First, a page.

For as long as I can remember, I’ve wanted to walk the West Highland Way (WHW). Indeed, even before the route was conceived as a long distance footpath (LDF), the thought of walking from the edge of Glasgow to the heart of the Western Highlands stirred my anticipation. There are plenty of other LDFs, some nearer, some longer, some more technically difficult, but none can compare in terms of drama, romance, scenery and diversity of landscape. For anyone who believes that the best way to travel is under your own steam and combines this with a feeling for history, a love of literature and a passion for the great outdoors, trekking from Scotland’s largest city, along the banks of her most iconic loch, past the head of her most historically (in)famous glen, to the slopes of her highest mountain, on routes laid down over the centuries by soldiers, drovers and emigrants, the WHW would be difficult to better.
Thursday September 6th dawned damp and drizzly and, following a short, but efficient, luggage hand over at Milngavie station and the obligatory “start pic”, I was on my way. I’ve done all the first part of the section – as far as Dumgoyne – and some of the remainder before, but it was still a thrill to walk past the Craigallian Fire and visualise the depression days of the 1930s when it was a beacon of warmth and companionship to the many who tramped the hills for recreation, or as a semi-permanent escape from the iniquities of the Means Test.
A 12 mile, relatively flat, segment looked nothing compared to the demands of the later stages, but mid afternoon coffee and cake In the Drymen Pottery was a welcome end to the day’s walking, particularly as it had been raining steadily for the last hour. The Clachan Inn though, was a slight disappointment. It was clean and the staff eager to please, but maybe the restrictions that come with the tag of Scotland’s oldest pub, make it difficult to cope with the demands of a full house of walkers – wet wayfarers all turning up at roughly the same time put a strain on the shared facilities – and restricting cooked breakfasts, even a bowl of porridge, until after 9am scuppered any plans for an early start.
Friday September 7th and the sky glowered threateningly, but, unfortunately, although the rain kept off for the first part of the morning, when the heavens did finally open, many were at the top of Conic Hill hoping to enjoy the dazzling views over the south end of Loch Lomond. However, the umbrellas at the Oak Tree Inn kept out the rain and by the time I had completed the first afternoon mile alongside the loch, the rain had eased and the mist was lifting.
This, however, was to contribute to my first, major, faux pas of the trip. Shedding successive layers of waterproofs as the sun appeared shyly in mid-afternoon, I dropped my map wallet and failed to notice until a couple of miles further on. Although I jogged back, there was no sign of it – another walker had picked it up and handed in at the next campsite, which although very kind of him, was not too much use to me as I was going in the opposite direction and had no means of getting back there. And, as just reward for my stupidity in leaving my holiday details in the wallet, I had no idea of how to get to the rest of my accommodation! Fortunately though, a combination of Andy’s efficiency in the Absolute Escapes office in quickly emailing the details and Fiona’s kindness in giving me a new map, ensured there was no lasting damage.
Fiona was my host at my next overnight stay, near Rowardennan. Her home, Coille Mhor – comfortable, commodious, with a luxury exclusive bathroom and breakfast to die for – was everything the first night was not. This, plus her family’s willingness to go the extra mile for their guests, laid down a challenging marker for the rest of the accommodation en route.
Saturday September 8th: just a glimpse of brightness on the way past the Rowardennan Hotel, but enough to lift the cloud off the summit of Ben Lomond, at least for the moment. This, the WHW veterans had warned would be the toughest stage; not in terms of exposure or altitude, but because of the obstacle course that is the 2-3 miles north of Inversnaid. With this in mind, I made good pace first thing and took advantage of the wide forestry tracks to arrive in Inversnaid by lunchtime. Sure enough, it wasn’t long before the path, slimy with recent rain, began to swerve up and down, over rocks and tree routes, at times about to seemingly splash into the loch itself. It was torturous going and, making good use of my new map, I used Island I Vow as my landmark and vowed not to stop until I was at least level with it.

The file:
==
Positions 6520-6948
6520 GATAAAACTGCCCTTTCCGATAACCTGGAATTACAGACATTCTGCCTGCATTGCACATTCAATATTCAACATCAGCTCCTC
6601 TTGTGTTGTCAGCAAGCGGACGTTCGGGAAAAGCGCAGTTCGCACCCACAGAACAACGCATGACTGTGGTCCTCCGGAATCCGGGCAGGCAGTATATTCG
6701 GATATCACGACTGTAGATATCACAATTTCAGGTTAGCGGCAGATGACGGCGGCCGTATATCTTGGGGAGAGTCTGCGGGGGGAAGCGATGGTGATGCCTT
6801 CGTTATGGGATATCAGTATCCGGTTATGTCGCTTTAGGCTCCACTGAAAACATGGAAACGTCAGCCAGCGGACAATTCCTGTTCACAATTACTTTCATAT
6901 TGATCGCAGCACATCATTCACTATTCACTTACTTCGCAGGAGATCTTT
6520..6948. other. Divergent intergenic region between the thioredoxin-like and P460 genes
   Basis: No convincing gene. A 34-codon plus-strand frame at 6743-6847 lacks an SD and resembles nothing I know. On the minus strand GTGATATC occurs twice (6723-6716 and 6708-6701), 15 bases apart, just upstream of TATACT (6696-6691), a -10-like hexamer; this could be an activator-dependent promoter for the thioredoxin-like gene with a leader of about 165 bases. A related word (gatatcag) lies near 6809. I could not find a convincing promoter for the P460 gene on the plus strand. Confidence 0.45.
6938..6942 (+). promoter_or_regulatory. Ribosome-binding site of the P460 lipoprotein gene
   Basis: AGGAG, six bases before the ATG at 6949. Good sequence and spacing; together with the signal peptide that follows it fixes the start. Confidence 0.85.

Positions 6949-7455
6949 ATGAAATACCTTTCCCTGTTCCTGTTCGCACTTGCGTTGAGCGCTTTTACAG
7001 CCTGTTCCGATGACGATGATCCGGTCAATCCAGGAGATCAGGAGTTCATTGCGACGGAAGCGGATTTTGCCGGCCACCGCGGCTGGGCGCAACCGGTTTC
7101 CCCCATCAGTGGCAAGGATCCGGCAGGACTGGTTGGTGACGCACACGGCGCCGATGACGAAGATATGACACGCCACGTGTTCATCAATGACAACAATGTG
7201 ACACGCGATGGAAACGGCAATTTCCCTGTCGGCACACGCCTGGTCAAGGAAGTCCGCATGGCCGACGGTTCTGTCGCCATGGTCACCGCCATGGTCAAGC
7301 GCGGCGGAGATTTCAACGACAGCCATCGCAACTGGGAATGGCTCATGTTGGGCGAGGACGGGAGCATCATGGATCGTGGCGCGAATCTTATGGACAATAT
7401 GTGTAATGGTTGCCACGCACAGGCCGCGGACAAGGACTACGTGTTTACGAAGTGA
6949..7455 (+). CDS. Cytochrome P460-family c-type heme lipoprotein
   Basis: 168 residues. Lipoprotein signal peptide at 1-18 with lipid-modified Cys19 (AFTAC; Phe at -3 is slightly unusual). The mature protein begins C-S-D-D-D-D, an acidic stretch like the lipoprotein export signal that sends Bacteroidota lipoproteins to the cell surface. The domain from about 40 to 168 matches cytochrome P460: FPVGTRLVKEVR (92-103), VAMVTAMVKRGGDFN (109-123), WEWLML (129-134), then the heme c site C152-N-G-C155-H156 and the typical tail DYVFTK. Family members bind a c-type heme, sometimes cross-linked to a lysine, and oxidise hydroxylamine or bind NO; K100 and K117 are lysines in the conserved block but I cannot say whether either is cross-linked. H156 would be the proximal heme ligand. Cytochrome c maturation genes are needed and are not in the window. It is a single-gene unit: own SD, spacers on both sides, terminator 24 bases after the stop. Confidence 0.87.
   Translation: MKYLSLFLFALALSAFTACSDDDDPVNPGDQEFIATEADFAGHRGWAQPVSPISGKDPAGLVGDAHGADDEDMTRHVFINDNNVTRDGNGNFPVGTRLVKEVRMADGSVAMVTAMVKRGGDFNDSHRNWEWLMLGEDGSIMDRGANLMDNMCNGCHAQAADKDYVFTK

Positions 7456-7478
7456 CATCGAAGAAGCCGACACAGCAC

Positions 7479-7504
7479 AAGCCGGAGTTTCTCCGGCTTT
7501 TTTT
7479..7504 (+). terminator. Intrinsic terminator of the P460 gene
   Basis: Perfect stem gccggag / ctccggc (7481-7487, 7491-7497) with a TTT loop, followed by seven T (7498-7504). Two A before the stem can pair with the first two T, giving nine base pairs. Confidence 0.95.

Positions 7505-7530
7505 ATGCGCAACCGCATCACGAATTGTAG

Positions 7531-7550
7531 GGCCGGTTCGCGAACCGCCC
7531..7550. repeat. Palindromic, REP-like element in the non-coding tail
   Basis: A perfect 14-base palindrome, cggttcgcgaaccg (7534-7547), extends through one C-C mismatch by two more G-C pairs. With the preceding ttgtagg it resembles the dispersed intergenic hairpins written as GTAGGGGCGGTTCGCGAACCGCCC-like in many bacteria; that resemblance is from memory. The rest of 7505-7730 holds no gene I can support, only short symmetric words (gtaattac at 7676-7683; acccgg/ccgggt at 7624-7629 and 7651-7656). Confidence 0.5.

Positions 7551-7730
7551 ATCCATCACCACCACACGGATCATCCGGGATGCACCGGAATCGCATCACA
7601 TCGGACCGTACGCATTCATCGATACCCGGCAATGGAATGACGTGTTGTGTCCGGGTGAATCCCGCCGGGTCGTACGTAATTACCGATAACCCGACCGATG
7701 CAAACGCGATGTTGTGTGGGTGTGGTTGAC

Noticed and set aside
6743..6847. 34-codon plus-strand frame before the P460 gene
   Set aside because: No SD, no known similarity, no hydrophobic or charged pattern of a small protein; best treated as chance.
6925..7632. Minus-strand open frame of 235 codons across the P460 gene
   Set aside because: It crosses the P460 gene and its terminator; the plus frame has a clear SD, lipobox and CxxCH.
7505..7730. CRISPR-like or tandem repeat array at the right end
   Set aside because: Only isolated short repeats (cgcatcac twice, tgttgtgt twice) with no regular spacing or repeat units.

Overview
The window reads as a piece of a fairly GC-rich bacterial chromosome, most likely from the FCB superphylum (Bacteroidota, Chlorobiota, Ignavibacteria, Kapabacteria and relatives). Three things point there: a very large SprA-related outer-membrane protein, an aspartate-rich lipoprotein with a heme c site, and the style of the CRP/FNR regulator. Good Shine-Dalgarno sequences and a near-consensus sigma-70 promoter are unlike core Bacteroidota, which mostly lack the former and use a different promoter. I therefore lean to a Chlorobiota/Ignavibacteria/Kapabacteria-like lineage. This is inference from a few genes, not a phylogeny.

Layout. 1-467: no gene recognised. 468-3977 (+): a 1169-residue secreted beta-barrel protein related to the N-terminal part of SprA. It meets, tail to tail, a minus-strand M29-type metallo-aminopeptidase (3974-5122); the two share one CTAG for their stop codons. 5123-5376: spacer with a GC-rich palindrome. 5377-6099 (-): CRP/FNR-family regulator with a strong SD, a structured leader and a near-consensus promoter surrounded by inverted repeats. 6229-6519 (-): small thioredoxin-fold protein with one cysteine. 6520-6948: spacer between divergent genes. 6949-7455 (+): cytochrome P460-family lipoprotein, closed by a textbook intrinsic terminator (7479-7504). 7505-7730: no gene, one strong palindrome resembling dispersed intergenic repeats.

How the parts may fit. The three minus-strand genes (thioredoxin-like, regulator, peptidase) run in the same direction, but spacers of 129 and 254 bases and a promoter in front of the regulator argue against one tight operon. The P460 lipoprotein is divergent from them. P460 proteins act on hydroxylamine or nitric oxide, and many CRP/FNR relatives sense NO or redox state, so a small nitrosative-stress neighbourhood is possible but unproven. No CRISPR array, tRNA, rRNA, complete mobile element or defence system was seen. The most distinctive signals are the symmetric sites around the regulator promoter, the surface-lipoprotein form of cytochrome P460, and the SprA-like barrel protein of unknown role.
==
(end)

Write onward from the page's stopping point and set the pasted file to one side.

On and on, the path veered one way, then another, and progress continued at snail’s pace – even the fit-looking lads with military-style gear didn’t overtake me with quite the same verve by mid afternoon – until I met a mountain biker travelling in the opposite direction. Taking the opportunity for a few minutes chat (not least to find out how he intended to deal with the hurdles to come) he reassured me that the path would level out in about 400m and, sure enough, round the corner of a delightful, sandy bay, the route stretched out, wider, straighter and flatter.
Climbing up from the head of the loch, it was clear that the broad leaf woods of the shore were now behind me; in front loomed the muscular peaks of the Southern Highlands. This stage of the route also sees the most optimistic, or ambiguous, signpost of the walk. “Beinglas 2 miles” it says. Well, an hour and a half later, after the longest two miles I’ve ever walked, finally, the foot of Glen Falloch came into view. Tonight’s accommodation, at Beinglas Farm, delivered more than it initially promised: keys only on deposit, bags dumped in a communal shed didn’t auger well, but the chalets were very comfortable, food good, staff attentive and Murray’s semi win was available on TV.
Sunday September 9th was always going to be my big day. My itinerary said 12 miles along Glen Falloch and Strath Fillan to Tyndrum which, compared to the exertions of the previous day, looked relatively straightforward. Today’s forecast looked better than tomorrow’s, so up and out early, I made Crianlarich before midday, hurtled on to Tyndrum by early afternoon and, after picking up the bus/train times, took the plunge and headed off for Bridge of Orchy today, instead of tomorrow morning.
In the event, all went well; the two Glaswegian veterans who marched me along at their lively pace, kept me entertained with their tales of past WHW exploits, the mist and drizzle didn’t really descend until the last 40 minutes and it was a pleasant surprise when the hotel and station came into view a little after 4.30 pm. At closer quarters, however, the hotel isn’t quite as welcoming to walkers – transport information was wrong, my companions found their booked accommodation did not materialise and a coach load of tourists seemed to be offered considerably warmer hospitality than us disparate wet walkers.